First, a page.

Today, I reflect on the Skátne Ionkwatehiahróntie’ – “Our Families Grow Together” program in my community.
Planting through our Creation Story
It was almost one year ago, I approached a good friend of mine at the Native Youth Sexual Health Network with an idea: “I want to run a parenting program for parent’s under the age of 25. I want to address the stigma we face as young parents and I want to create a space where we learn our traditional teachings with our children. I want to do it through art”
Having a background in Circle of Security Attachment parenting as well as formal training in Art Education gave me the confidence to dream the program, but being a young mother myself gave me the courage to chase it.
As young parents, we tend to be labeled as “failed”, “irresponsible”, or “unsuccessful”; there is stigma that follows us when we leave the house that sometimes affects our own confidence in parenting. Even in safe spaces like parenting groups or support groups, our needs and experiences tend . All of the sudden, becoming a young mom meant I no longer had access to sexual education or support resources for my age.
And I know I was not alone.
Weekly reflection mural; at the end of 10 weeks, we will have a large mural full of ideas, experiences and teachings.
Together, we actively sought out funding and networking to create something unique for the other young mothers in the community; I wanted to create a space for us to grow together WITH our children–not just as people or parents, but as Kanienkeha’ka. I wanted to empower our young women and remind them of how important they are, not just to their little ones but to our whole community–to themselves.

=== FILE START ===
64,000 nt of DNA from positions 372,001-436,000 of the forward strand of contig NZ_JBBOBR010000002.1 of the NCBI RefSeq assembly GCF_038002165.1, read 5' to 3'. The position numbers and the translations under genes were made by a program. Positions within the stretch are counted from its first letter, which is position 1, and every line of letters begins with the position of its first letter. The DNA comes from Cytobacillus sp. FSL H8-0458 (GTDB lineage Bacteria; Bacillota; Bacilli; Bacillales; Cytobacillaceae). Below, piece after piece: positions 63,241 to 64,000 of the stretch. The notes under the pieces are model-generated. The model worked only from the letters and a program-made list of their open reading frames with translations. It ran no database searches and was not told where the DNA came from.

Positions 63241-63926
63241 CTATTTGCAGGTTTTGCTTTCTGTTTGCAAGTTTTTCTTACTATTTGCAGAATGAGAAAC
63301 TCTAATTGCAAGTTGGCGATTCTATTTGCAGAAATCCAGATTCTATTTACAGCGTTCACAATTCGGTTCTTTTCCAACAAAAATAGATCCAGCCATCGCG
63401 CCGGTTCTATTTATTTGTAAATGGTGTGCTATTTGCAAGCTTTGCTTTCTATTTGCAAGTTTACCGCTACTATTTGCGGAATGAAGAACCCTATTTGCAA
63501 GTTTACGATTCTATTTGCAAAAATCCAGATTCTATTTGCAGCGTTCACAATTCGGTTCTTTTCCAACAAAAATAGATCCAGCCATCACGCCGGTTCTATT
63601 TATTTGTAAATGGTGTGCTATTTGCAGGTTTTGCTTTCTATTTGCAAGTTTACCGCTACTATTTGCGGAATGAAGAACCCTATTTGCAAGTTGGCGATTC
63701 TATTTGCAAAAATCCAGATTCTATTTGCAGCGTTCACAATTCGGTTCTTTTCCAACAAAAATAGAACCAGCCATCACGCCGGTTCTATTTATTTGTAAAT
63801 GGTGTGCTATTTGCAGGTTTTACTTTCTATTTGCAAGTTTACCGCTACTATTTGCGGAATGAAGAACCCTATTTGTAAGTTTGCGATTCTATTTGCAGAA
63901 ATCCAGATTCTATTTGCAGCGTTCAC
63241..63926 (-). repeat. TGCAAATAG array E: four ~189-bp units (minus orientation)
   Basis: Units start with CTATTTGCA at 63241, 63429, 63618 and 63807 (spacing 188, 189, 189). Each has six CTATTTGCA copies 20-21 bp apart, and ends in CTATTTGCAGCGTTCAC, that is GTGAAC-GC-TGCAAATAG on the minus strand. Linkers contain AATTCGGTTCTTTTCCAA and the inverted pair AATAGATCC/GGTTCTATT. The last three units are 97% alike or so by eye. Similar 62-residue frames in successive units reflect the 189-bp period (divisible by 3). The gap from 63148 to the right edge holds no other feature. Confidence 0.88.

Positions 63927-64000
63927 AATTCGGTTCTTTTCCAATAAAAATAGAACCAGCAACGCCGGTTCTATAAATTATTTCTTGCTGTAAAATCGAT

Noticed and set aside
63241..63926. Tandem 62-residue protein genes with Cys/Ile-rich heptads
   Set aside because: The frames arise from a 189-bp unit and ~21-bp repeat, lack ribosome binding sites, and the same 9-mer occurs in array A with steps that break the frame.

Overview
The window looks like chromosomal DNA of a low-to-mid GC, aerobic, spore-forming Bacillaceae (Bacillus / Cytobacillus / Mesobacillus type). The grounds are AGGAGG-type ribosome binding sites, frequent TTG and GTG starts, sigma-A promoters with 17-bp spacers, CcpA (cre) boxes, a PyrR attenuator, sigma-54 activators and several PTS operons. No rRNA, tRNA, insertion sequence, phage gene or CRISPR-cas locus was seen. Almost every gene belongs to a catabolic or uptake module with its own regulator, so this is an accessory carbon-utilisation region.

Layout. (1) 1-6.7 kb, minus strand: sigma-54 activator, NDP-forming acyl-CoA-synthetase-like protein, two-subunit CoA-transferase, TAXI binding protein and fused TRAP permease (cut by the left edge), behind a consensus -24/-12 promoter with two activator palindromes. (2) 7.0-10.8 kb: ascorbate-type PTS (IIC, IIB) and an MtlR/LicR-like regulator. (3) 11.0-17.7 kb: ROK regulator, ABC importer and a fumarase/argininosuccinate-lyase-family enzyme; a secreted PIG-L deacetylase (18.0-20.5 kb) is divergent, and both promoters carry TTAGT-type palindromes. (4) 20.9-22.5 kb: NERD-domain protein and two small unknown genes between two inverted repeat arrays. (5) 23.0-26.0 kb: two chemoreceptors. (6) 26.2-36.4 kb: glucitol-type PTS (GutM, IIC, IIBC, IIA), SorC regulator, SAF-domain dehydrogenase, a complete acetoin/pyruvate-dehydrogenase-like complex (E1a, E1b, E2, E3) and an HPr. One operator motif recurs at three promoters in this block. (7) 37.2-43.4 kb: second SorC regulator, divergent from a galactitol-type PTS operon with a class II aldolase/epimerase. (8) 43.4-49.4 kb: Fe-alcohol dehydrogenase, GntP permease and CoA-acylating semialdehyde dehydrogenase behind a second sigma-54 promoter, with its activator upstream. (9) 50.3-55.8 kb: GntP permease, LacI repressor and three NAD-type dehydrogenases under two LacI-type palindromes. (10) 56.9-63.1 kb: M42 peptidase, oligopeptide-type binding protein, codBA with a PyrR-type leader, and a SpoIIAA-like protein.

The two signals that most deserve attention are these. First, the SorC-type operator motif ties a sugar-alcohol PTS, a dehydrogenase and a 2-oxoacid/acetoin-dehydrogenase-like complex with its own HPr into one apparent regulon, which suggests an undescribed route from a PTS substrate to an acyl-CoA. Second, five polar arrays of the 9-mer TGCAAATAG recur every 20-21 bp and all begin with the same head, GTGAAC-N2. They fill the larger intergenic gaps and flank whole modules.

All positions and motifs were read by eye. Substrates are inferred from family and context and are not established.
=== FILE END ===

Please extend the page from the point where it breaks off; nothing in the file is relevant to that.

Learning and making traditional medicine.
Making our “distress kits”–medicine bags to fill up with our own healing tools.
Fast forward two phases, each lasting 10 weeks, we now have a group of young women actively learning their language, their traditions and their teachings through our relationships to the land and our culture.
Together, we explore healthy relationships, rites of passage, parenting struggles and life struggles through cultural knowledge.
Taking our children strawberry picking and sharing their teachings in the land with our children.
Granted, curriculum planning, funding hunting and coordinating elders/knowledge keepers in the community is no easy feat, but I wouldn’t trade facilitating this program for the world.
Just hearing the young women share their stories in how they changed how they parent as well as relate to their children (and themselves!) is enough to keep the fire going.
Each of them have gifts and it is through programs like this one, that they are able to grow each of them.
Charting our moontimes through beaded necklaces
Making moontime zines and restoring traditional knowledge
Making splints to weave a basket.
Their little ones have a strong future ahead of them.